“I have been crucified with Christ” speaks to the believer’s incorporation into the work of Christ. This is the basis of Paul’s earlier statements regarding the believer’s death to the law and living for God. This is a “Spirit-ual” identification with Christ (i. e., “of the Spirit,” “sourced” in the person of God’s Holy Spirit) in his death. It indicates that union with Christ by faith includes one’s being united with him in his experience of death to the old order, to the law.

The statement “I no longer live, but Christ lives in me” extends this incorporation into Christ beyond death to the law to life in Christ. The Christian’s life is “hidden with Christ” (Col 3:3). The believer is transferred by virtue of incorporation with the crucified Christ to the sphere of resurrection life in him (cf. Matera, 103; Bruce, 144). The believer’s life is now lived out under the ethic and guidance of Jesus Christ by means of the Holy Spirit. Just as sin was the operative power of the former life, exercised through the law and the self, now Christ lives both in and through the believer.

Paul goes on to explain, “The life I live in the body, I live by faith in the Son of God, who loved me and gave himself for me.” The present life in the mortal body is, for the believer, a life that is lived “in Christ.” This is life lived in union with Christ, through faith in him who is the “Son of God.” This is a life of commitment to him who “loved me and gave himself for me.” The title “Son of God” both defines Jesus’ identity as God’s Servant and describes the close bond between him and the Father. It also emphasizes the greatness of Jesus’ sacrifice, as he gave himself up to be crucified in order to provide redemption for lost humanity. This sacrificial activity made the way clear for the faith life of union with Christ Paul describes here.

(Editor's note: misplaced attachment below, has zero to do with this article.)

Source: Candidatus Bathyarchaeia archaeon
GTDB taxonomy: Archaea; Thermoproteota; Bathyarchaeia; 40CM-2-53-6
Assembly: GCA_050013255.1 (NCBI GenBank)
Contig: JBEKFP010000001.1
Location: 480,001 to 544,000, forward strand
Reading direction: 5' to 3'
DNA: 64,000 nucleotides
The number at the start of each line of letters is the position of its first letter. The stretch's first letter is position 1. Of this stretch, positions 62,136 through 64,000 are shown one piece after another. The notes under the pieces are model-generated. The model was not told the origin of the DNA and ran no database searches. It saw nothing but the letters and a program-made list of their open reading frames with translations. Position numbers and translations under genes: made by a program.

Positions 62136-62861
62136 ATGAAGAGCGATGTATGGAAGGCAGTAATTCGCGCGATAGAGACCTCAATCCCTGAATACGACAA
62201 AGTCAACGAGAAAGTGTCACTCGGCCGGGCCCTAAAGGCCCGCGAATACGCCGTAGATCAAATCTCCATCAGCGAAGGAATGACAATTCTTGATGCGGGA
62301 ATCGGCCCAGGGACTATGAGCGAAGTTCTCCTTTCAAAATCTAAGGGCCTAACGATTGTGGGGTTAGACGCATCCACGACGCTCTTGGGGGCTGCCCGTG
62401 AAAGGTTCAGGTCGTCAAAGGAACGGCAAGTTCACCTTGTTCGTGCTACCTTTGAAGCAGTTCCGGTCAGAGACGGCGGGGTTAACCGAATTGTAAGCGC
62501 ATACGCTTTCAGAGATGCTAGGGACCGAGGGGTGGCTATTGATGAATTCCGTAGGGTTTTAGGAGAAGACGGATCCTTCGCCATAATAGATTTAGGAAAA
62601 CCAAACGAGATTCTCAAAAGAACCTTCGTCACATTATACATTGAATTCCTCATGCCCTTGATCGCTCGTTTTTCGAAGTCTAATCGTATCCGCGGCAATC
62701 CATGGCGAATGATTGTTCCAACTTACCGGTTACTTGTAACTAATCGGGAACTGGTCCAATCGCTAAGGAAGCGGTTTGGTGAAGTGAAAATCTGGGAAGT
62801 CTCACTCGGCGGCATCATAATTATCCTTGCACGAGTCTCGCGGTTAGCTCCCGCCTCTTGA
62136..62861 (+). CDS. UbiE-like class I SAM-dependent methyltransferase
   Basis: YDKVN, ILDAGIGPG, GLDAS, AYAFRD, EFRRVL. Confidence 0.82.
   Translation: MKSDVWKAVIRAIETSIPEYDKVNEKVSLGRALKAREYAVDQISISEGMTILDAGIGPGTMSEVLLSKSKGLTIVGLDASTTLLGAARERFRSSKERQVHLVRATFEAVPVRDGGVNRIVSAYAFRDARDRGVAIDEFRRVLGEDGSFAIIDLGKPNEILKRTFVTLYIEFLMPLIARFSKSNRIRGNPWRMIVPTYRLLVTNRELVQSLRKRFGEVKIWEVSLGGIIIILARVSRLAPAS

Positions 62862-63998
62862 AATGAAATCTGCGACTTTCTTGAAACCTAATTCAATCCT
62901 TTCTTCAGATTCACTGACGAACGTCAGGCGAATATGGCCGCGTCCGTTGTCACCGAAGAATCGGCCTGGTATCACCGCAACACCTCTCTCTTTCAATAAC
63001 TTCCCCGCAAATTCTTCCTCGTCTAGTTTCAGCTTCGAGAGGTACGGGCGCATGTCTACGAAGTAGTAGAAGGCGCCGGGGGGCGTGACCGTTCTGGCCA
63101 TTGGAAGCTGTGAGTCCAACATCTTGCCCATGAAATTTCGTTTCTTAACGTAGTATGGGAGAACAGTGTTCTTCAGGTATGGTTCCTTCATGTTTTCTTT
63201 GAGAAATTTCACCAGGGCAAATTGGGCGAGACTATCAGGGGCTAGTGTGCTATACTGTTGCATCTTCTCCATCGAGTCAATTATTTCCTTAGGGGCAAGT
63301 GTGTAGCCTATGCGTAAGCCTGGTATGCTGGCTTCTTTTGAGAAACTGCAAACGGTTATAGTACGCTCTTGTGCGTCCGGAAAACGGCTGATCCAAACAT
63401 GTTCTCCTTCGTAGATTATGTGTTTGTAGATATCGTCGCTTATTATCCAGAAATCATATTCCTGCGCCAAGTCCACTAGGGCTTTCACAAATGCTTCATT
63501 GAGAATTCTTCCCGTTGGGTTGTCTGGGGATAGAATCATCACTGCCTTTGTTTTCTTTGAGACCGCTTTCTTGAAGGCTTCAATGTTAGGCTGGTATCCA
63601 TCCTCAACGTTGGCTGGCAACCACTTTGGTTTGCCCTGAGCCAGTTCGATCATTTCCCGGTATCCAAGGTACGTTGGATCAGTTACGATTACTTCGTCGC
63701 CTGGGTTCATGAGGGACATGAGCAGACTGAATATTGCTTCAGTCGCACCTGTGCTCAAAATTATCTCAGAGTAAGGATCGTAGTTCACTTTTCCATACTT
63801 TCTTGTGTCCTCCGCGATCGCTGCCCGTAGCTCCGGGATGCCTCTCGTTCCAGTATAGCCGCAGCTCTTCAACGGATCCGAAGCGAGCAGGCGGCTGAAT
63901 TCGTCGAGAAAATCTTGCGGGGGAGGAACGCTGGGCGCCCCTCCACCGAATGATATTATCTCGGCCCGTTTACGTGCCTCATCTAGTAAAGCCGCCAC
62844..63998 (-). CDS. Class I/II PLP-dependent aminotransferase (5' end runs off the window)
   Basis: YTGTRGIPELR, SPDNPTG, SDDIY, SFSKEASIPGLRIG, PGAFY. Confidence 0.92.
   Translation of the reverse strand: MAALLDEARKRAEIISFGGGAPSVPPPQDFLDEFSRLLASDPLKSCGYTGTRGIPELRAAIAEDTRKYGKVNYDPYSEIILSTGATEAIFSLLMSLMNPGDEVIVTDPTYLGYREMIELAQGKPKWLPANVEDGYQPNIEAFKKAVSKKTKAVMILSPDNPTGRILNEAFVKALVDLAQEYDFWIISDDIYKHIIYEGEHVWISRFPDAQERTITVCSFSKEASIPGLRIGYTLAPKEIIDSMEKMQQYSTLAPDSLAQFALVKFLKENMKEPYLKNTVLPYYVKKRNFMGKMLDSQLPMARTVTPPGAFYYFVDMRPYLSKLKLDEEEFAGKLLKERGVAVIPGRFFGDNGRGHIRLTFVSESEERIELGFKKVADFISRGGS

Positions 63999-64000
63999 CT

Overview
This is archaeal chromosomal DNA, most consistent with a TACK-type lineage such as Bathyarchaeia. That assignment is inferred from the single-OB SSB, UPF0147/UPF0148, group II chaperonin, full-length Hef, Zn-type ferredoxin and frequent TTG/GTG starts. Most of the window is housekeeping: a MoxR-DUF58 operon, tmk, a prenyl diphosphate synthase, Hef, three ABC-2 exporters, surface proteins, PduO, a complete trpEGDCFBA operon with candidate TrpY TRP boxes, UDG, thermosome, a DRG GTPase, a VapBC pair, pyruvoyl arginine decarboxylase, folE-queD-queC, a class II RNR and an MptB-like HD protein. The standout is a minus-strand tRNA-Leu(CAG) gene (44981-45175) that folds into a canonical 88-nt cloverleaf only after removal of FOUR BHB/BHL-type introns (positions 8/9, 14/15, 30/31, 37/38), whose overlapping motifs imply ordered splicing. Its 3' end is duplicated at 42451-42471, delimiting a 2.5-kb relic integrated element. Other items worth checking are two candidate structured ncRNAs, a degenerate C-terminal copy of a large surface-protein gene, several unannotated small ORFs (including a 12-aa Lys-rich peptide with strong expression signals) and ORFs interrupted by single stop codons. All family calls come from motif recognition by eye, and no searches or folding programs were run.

In these verses Paul has expressed the crux of his theology of the Christian life: the believer has died to the law by virtue of incorporation into Christ, with whom the believer has been co-crucified. Life is now lived in union with him in a daily existence of faith “outworked” (cf. 5:13–6:10). The law has no dominion over the believer, who lives now in the ethical sphere of Christ’s life by his Spirit, whose power it is that energizes and empowers one by faith in Christ’s person and work.[4]

[1] Tozer, A. W. (2015). Mornings with tozer: daily devotional readings. Chicago, IL: Moody Publishers.

[2] MacArthur, J. F., Jr. (1983). Galatians (p. 60). Chicago: Moody Press.

[3] MacDonald, W. (1995). Believer’s Bible Commentary: Old and New Testaments. (A. Farstad, Ed.) (p. 1880). Nashville: Thomas Nelson.

[4] Rapa, R. K. (2008). Galatians. In T. Longman III &. Garland, David E. (Ed.), The Expositor’s Bible Commentary: Romans–Galatians (Revised Edition) (Vol. 11, pp. 586–587). Grand Rapids, MI: Zondervan.


Jesus Christ the same yesterday, and today, and for ever.


It is a gracious thing in our relationship with the heavenly Father to find that He loves us for ourselves and values our love more than galaxies of new created worlds.

The added blessing is to discover His faithfulness for what He is today we shall find Him tomorrow, the next day and the next year!

Actually, the fellowship of God with His redeemed family is beyond all telling. He communes with His redeemed ones in an easy, uninhibited fellowship that is restful and healing to the soul.

He is not sensitive nor selfish nor temperamental. He is not hard to please, though He may be hard to satisfy. He expects of us only what He has Himself first supplied.

He is quick to mark every simple effort to please Him, and just as quick to overlook imperfections when He knows we meant to do His will. Surely He loves us for ourselves!

Unfortunately, many Christians cannot get free from their perverted notions of God, and these notions poison their hearts and destroy their inward freedom. These friends serve God grimly, as the elder brother did, doing what is right without enthusiasm and without joy, and seem altogether unable to understand the buoyant, spirited celebration when the prodigal comes home. Their idea of God rules out the possibility of His being happy in His people!

How good it would be if we could learn that God is easy to live with, the sum of all patience, the essence of kindly goodwill![1]